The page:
Edge of Tomorrow (in theaters at time of this review) is an adaptation of All You Need is Kill, a 2009 Japanese mini novel by author Hiroshi Sakurazaka.
Loosely following the plot of the book, the movie setting takes place on Earth, five years into an alien invasion. Nations have federated their militaries to create the United Defense Force (UDF) in a balls out, all or nothing attempt to thwart the alien advance. Continental Europe and most of what looks like Russia, APAC, etc are under the boot of the conquering alien when armed, mechanized personal armor is introduced to the fight. (Think a lighter version of Ripley’s lifter with rocket launchers and machine guns). The application of this new armor gains a decisive victory for the UDF…and a full, Normandy style deployment of manpower, augmented by the armor, is underway as a counterstrike when the movie opens.
The POV character, Major William Cage (Tom Cruise) is a media relations officer. The set up of the movie has him being deployed to cover the invasion for propaganda purposes. Being in combat, much less an invasion, is something that he is adamantly opposed to and this leads quickly through events that leave him firmly positioned for the action that follows.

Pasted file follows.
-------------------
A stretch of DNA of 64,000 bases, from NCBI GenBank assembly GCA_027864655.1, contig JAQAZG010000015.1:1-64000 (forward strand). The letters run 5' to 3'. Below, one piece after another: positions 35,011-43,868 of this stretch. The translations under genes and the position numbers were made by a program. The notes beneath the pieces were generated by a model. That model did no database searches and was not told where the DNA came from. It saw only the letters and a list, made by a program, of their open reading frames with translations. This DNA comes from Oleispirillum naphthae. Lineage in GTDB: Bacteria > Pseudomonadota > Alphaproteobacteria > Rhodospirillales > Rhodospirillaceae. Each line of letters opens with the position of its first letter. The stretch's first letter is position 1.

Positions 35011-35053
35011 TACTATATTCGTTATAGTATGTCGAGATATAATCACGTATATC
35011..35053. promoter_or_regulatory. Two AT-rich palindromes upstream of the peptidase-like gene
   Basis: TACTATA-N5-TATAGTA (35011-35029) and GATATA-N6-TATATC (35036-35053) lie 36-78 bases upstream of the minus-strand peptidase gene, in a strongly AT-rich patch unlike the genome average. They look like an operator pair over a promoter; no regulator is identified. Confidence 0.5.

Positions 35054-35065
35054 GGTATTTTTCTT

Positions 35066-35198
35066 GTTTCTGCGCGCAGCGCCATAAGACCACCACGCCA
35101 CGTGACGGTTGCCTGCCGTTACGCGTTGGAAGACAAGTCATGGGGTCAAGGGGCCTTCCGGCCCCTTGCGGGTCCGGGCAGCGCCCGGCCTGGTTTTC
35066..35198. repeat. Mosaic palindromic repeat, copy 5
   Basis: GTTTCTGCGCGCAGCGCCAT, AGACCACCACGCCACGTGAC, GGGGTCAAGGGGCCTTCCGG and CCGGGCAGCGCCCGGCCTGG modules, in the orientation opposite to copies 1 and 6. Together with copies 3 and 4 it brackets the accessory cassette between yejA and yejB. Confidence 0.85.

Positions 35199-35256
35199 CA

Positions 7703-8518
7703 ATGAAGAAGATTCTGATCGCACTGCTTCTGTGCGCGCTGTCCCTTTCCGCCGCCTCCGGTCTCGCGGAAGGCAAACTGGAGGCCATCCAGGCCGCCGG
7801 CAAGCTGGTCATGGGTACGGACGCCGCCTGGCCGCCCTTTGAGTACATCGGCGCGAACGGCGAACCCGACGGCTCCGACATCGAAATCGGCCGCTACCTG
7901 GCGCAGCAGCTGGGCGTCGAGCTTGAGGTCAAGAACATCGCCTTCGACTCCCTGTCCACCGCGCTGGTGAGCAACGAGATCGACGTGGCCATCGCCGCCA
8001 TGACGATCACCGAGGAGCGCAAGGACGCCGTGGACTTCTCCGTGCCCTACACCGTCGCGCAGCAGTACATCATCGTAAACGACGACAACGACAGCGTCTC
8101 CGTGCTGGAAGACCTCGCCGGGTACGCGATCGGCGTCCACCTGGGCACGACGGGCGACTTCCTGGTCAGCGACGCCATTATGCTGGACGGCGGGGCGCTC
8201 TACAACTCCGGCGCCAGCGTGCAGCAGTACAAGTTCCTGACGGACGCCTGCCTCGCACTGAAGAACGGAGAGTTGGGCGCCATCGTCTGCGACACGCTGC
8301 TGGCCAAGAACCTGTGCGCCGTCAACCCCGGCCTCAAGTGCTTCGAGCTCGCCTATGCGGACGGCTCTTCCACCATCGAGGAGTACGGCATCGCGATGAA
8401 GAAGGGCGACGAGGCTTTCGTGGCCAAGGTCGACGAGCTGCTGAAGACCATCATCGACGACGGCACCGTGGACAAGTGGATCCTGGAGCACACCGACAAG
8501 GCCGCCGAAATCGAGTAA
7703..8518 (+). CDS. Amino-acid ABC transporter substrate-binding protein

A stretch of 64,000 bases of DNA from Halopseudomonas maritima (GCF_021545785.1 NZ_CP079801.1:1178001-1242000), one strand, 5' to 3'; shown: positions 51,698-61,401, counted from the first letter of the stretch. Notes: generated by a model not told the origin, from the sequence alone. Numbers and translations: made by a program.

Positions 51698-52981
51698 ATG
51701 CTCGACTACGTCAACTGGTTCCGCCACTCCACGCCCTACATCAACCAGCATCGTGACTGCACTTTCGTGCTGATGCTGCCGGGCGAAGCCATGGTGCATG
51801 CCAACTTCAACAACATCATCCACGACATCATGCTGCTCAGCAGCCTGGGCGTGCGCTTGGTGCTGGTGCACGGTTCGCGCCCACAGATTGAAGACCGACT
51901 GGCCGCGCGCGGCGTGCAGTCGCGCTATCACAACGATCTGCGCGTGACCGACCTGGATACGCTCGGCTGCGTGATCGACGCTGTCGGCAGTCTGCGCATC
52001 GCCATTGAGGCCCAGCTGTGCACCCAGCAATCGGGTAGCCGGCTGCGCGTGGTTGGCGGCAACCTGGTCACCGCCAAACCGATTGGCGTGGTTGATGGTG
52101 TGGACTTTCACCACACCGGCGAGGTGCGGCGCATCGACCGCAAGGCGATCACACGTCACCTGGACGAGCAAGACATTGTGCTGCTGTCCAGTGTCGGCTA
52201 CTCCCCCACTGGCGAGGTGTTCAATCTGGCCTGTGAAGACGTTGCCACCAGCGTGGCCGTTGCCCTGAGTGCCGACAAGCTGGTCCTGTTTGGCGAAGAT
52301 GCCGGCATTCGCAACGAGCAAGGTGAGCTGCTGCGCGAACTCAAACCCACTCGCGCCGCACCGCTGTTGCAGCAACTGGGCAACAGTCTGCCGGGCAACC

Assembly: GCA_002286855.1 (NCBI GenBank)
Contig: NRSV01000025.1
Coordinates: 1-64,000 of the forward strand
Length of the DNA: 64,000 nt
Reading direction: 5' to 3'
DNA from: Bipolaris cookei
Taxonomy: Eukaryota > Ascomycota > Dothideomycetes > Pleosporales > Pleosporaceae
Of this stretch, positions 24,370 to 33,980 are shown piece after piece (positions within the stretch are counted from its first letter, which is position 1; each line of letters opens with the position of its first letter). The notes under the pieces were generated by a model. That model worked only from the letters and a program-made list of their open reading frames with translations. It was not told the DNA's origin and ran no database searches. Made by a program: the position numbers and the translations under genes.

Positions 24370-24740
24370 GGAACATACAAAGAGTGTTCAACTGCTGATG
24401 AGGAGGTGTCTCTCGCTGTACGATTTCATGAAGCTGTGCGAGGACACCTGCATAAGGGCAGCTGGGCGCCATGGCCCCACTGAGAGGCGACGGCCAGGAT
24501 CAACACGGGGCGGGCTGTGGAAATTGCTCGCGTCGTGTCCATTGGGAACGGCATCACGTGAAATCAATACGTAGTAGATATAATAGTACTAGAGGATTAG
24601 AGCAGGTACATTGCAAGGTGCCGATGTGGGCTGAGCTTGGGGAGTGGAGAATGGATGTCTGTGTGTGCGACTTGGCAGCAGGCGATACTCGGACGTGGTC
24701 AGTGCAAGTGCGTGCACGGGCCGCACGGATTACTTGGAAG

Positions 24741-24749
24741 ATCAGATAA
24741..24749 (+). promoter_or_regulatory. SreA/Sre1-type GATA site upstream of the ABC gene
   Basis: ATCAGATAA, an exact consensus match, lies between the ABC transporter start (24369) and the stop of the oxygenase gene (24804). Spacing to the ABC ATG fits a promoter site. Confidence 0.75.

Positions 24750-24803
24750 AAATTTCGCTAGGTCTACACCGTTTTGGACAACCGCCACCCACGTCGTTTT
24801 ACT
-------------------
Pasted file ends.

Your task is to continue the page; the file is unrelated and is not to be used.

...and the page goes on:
Not one to spoil movies for folks that haven’t seen them, I’ll share some thoughts that might pique interest.
Cage is deployed in the first wave of the attack. It’s a slaughter…what looks like hundreds of thousands of men and women get chewed up and humanity’s big push goes off with a whimper and a fizzle.
It would be a short movie if things ended there. This is where the “Live. Die. Repeat” from the movie’s marketing comes in…
Just as he dies…Cage wakes up again at the beginning of the deployment sequence. The rest of the movie is about him and the characters he is able to interact with figuring out how to change the future…as each time he dies, he resets to the beginning of his deployment. When he resets, he has continuous linear knowledge of what has happened up to the point he dies, but no one else does.
The results are interesting. The reveal on why this all happens is neat also.
I found the movie to be clever, engaging, action-filled and fun. Tom Cruise does a good job switching up is typical sci-fi character (you know, the one from Minority Report, Vanilla Sky, etc.) and comes off well in this movie. The movie even plays at the fourth wall a bit with dark humor…as you, the viewer, share the POV of Cage….so his irritation at being killed repeatedly becomes sort of a running gag. Its even played up to great effect when, sometimes, it happens SPECIFICALLY to reset.
In the end, its an entertaining and engaging movie. It seems to play at deeper message than one might suspect at first glance, but won’t get into that to avoid ruining it for folks that just want to have fun watching it.